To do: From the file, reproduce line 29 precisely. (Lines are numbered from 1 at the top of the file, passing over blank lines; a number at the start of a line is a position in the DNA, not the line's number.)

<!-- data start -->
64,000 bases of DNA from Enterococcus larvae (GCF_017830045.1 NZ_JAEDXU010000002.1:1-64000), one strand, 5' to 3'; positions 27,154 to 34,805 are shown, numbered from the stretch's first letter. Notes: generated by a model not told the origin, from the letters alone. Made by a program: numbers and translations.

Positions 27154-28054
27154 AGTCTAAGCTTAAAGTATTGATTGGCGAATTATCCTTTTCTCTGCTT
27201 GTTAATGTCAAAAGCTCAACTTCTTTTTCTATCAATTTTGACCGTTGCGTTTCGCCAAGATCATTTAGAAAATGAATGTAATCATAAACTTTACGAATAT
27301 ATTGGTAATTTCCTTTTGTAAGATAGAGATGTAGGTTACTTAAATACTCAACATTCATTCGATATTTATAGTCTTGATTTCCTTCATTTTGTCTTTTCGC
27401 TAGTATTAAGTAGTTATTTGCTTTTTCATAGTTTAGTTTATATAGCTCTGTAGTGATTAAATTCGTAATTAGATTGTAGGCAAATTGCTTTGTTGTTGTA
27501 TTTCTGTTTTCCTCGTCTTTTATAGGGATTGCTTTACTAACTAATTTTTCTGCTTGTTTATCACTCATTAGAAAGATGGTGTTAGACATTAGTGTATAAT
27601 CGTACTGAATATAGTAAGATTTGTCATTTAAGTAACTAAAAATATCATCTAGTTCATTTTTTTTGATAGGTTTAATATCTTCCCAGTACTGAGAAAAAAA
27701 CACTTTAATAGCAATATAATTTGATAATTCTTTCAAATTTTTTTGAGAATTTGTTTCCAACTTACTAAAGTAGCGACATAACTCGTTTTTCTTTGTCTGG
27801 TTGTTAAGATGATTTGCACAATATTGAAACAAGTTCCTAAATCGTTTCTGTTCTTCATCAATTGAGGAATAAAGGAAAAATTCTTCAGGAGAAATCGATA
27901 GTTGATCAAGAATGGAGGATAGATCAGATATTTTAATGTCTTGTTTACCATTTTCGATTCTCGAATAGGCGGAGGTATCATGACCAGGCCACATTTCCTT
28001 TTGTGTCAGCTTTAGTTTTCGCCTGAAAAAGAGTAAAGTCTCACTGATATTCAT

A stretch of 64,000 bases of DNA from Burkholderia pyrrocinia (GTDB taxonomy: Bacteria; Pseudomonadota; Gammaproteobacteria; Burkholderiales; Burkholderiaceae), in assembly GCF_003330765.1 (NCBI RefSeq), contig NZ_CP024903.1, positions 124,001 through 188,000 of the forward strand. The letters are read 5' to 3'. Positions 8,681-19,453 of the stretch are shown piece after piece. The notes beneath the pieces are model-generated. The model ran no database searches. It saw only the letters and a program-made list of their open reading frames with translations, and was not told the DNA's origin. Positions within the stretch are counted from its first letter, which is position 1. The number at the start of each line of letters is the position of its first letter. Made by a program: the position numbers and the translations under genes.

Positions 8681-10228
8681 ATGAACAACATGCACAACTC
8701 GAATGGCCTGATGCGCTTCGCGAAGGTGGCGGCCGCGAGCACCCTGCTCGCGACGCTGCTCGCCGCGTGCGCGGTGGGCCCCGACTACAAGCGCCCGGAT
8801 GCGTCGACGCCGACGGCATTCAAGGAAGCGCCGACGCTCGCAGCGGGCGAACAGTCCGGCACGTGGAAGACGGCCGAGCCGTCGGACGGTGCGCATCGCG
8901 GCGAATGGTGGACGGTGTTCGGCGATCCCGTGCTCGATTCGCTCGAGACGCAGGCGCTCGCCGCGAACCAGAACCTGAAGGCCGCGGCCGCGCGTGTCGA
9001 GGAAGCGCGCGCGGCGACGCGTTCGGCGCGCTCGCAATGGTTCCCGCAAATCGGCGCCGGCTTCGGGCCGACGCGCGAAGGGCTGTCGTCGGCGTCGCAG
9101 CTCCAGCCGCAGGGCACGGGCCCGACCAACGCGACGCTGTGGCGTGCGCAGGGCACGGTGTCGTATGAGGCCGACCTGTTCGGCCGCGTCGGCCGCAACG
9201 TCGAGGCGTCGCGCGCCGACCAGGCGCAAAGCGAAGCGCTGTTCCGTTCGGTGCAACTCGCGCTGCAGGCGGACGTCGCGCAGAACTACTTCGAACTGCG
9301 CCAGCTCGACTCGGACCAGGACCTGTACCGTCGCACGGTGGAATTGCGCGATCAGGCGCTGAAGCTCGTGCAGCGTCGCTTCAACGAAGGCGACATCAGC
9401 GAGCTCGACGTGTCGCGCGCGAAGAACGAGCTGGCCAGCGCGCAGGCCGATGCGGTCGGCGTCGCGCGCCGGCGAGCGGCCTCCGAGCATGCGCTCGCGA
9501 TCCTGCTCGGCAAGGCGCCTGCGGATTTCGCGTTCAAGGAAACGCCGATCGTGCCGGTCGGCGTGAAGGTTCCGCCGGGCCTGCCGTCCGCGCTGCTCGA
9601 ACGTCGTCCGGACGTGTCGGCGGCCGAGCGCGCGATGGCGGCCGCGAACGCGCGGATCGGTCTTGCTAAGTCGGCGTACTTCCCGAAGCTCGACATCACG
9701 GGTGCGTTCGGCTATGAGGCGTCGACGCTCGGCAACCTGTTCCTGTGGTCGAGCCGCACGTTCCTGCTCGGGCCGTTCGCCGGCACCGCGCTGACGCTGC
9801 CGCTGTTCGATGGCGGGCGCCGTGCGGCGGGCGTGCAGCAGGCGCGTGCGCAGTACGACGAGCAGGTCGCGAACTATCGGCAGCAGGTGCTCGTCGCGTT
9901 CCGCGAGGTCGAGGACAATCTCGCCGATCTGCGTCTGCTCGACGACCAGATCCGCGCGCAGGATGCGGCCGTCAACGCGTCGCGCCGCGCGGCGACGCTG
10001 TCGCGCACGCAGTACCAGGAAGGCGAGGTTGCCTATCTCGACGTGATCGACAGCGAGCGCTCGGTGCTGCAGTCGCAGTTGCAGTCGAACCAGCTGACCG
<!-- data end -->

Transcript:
10001 TCGCGCACGCAGTACCAGGAAGGCGAGGTTGCCTATCTCGACGTGATCGACAGCGAGCGCTCGGTGCTGCAGTCGCAGTTGCAGTCGAACCAGCTGACCG